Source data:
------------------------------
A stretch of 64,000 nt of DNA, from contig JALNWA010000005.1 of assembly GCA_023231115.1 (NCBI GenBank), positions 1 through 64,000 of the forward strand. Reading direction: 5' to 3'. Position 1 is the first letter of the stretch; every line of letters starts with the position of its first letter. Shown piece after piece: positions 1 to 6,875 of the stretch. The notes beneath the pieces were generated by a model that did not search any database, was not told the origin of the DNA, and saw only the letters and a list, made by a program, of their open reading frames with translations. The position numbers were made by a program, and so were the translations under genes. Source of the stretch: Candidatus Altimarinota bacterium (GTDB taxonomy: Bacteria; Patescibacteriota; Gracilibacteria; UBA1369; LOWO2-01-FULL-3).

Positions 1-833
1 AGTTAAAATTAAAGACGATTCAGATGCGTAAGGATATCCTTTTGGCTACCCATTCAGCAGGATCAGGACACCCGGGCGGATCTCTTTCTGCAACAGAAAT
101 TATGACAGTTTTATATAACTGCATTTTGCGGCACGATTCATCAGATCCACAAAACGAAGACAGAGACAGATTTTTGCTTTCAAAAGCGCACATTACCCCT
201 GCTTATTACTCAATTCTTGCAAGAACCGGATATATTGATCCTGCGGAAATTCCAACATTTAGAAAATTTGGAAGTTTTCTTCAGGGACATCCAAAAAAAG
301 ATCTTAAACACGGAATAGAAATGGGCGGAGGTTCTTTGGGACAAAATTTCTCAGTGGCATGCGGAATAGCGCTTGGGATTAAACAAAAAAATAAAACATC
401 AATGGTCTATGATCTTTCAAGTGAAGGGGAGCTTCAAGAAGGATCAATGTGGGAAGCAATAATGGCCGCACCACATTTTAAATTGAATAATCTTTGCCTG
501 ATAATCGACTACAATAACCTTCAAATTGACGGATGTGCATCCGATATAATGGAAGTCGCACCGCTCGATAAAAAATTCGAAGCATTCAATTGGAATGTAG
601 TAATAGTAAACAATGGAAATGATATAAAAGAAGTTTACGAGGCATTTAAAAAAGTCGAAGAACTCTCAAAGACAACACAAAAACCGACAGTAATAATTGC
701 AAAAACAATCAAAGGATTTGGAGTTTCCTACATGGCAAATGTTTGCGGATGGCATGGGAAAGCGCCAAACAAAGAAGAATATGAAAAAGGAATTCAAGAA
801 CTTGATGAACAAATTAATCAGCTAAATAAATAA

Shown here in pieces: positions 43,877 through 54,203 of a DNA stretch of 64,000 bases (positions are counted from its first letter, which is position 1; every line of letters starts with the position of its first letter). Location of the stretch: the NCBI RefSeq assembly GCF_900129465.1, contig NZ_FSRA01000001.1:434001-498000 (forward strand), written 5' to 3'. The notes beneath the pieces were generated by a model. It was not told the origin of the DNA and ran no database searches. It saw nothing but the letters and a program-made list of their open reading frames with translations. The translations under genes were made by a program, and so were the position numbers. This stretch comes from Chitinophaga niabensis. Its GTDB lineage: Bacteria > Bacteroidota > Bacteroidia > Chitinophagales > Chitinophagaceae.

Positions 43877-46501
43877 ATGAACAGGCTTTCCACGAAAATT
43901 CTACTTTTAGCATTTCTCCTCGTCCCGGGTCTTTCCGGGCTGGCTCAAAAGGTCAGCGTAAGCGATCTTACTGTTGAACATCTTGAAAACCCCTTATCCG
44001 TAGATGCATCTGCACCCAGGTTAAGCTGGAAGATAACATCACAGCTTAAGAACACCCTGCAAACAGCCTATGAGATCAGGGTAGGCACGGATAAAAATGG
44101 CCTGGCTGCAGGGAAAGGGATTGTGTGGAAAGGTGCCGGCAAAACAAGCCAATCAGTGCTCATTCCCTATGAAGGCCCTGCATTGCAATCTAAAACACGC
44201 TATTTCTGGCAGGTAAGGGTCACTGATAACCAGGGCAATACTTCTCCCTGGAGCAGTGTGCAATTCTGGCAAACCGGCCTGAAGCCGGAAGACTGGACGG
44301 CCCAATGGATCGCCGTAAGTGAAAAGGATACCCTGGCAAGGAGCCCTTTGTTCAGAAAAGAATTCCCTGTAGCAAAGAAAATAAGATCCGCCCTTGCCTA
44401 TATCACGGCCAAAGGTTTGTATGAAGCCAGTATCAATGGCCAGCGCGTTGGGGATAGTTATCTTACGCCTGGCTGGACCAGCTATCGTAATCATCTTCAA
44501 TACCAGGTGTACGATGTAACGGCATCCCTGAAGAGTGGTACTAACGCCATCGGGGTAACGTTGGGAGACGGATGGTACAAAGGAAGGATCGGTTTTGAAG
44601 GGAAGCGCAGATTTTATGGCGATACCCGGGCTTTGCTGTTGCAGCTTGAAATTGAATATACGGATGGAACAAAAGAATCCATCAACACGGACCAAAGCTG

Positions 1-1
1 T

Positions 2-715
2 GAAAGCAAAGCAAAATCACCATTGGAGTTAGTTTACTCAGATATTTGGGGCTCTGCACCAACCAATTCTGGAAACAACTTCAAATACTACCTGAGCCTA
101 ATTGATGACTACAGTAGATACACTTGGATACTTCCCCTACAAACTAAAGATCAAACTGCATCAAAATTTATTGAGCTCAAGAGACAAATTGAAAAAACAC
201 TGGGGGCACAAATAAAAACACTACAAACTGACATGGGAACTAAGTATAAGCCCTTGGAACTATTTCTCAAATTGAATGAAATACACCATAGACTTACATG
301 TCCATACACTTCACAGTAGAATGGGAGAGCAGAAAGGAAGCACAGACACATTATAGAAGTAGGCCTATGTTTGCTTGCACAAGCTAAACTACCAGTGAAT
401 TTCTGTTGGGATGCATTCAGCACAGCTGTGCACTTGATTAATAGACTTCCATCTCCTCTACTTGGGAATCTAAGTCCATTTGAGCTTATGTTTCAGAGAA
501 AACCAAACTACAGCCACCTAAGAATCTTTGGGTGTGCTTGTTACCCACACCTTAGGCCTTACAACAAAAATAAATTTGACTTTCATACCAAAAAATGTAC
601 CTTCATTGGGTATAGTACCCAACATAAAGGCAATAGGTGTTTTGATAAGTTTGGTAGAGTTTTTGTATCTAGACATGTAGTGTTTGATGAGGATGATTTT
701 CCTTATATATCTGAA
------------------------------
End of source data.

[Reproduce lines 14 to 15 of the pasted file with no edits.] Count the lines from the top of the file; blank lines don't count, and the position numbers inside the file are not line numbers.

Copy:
43877 ATGAACAGGCTTTCCACGAAAATT
43901 CTACTTTTAGCATTTCTCCTCGTCCCGGGTCTTTCCGGGCTGGCTCAAAAGGTCAGCGTAAGCGATCTTACTGTTGAACATCTTGAAAACCCCTTATCCG